The fact that big businesses spend so much on their brand, trying to maintain their reputation and have a consistent image around the world, shows just how important it is. They simply wouldn’t spend the money if it didn’t make a significant difference.
As a small business, it’s worth remembering that: a) you don’t need to spend anywhere near as much as a large business would budget for their branding, and b) your customers will be affected by your lack of clarity in this area. They need to see just why they should choose you over all the hundreds of other similar businesses. Which leads nicely onto our next point.
3. You think branding IS your logo
A logo is not a brand. Many people think that as long as they have a professional logo and website developed, their branding is sorted. This is nowhere near close to the truth.
Your brand is made up of every way your customers will interact with you. This includes but is not exclusive to:
- the way you talk on the phone
- how you treat your customers
- your tone of voice (how your website and marketing material is written)
- how you write your emails
- what your premises looks like (if customers visit or you have photos online)
- how you dress (again, if customers see you regularly)
- what your website looks like
- and of course your logo
If you think your brand is just your logo, you’re not ready to have a logo or other marketing material developed.
4. You don’t have consistent messages to send out
This partly relates to your vision and tone of voice. If you’re not clear on what it is you offer, it will be extremely difficult to commission any designer to develop your logo, website or other marketing materials.
This is not just the case for startups. It can be the case for long standing businesses whose product range has expanded.
One of the reasons I left my first web company was that we were getting too stereotyped as a development company. We were not as strong at communicating the design and, ironically, communications side of the business. We promoted this via our website, but when we spoke to customers we still seemed to focus on the development side. Our messages were inconsistent.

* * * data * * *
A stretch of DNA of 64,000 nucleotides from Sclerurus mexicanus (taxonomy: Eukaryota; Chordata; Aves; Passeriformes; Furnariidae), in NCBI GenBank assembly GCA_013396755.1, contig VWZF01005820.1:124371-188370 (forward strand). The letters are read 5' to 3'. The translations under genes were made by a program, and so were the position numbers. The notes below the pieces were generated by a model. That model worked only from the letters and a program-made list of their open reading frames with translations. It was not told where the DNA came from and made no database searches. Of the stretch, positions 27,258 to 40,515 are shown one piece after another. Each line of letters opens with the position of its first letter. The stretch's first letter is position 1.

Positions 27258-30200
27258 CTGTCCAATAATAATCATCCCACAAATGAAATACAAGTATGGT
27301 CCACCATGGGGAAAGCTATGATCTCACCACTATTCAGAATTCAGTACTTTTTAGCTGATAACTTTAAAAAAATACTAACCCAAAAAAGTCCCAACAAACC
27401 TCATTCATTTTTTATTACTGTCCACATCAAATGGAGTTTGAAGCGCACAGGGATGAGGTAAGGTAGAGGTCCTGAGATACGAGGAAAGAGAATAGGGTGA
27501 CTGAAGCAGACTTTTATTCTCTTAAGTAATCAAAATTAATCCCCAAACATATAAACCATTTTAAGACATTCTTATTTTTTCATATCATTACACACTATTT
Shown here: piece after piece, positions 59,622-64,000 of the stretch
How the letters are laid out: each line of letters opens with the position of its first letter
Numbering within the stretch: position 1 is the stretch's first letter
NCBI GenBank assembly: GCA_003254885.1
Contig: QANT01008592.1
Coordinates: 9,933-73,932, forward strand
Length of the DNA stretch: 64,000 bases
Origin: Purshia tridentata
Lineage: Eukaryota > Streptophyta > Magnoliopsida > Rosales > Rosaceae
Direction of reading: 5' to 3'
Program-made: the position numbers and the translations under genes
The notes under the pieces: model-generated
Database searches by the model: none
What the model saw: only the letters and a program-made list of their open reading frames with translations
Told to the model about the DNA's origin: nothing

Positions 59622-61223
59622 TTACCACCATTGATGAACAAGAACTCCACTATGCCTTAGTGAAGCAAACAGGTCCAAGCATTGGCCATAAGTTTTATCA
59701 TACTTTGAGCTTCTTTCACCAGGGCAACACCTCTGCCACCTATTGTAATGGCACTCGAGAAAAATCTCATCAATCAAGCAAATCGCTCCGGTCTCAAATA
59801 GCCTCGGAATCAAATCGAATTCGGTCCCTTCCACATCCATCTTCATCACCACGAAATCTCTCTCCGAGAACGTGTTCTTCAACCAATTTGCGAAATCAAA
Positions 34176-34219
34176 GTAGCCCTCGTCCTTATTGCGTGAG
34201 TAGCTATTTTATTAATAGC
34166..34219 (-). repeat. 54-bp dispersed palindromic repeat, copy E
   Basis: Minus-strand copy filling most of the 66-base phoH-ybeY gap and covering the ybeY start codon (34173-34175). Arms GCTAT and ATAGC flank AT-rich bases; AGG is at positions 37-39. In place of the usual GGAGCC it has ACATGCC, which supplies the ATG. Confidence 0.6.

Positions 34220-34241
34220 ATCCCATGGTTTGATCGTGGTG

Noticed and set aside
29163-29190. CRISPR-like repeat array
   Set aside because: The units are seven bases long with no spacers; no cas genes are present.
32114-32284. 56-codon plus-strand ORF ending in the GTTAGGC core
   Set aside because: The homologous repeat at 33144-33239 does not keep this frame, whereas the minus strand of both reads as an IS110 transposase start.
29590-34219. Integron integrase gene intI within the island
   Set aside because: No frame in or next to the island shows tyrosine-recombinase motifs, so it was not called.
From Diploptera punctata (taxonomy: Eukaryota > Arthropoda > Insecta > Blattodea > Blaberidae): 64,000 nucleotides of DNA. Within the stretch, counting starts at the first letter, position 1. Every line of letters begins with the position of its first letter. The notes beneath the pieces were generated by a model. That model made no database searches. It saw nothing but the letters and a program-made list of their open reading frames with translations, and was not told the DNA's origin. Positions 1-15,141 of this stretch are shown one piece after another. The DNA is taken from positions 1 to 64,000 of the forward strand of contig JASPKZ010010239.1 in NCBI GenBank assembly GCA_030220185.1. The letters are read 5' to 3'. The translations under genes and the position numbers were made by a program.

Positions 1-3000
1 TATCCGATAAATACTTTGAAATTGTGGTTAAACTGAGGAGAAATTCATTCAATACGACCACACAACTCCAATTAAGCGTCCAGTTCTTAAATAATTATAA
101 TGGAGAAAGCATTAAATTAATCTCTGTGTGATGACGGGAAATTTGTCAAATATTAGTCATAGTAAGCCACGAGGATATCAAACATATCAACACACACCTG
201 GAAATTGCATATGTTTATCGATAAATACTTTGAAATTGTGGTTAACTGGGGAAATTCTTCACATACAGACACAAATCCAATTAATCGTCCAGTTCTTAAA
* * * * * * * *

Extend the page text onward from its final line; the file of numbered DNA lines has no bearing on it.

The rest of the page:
The more consistent your message, the stronger this will come across to your customers and potential customers. This way they will be coming to you for the right reasons and, importantly, you won’t have to spend a lot of time filtering your enquiries.
5. You don’t know who your target audience is
How can you make a business out of selling a product or service if you don’t know who wants it? Many startups go down this route, however there are some great examples of companies that made sure they knew their audience before they fully developed their offering.
Your target audience is key to knowing whether you have a sound business or not. And you will need to recognise that your target audience is NOT everyone. Assess and refine just who it is that will purchase your products or services. Aim to know everything about them.
If you don’t know who you will be selling to, you’re not ready to have your branding developed just yet.
Knowing why you do what you do –your vision and values– and who you are doing it for, will long outlive your website by some margin. Time spent working this out is far more cost efficient for you. To try and have your website or logo designed at this stage is like putting the cart before the horse.
Many designers and agencies can help you through this process, but the more homework you can do beforehand the better.
Our clarity sessions help you get ready to have your logo or website designed. Email us or call Richard on 07974 575 422 to find out more and to book a session for you or your team.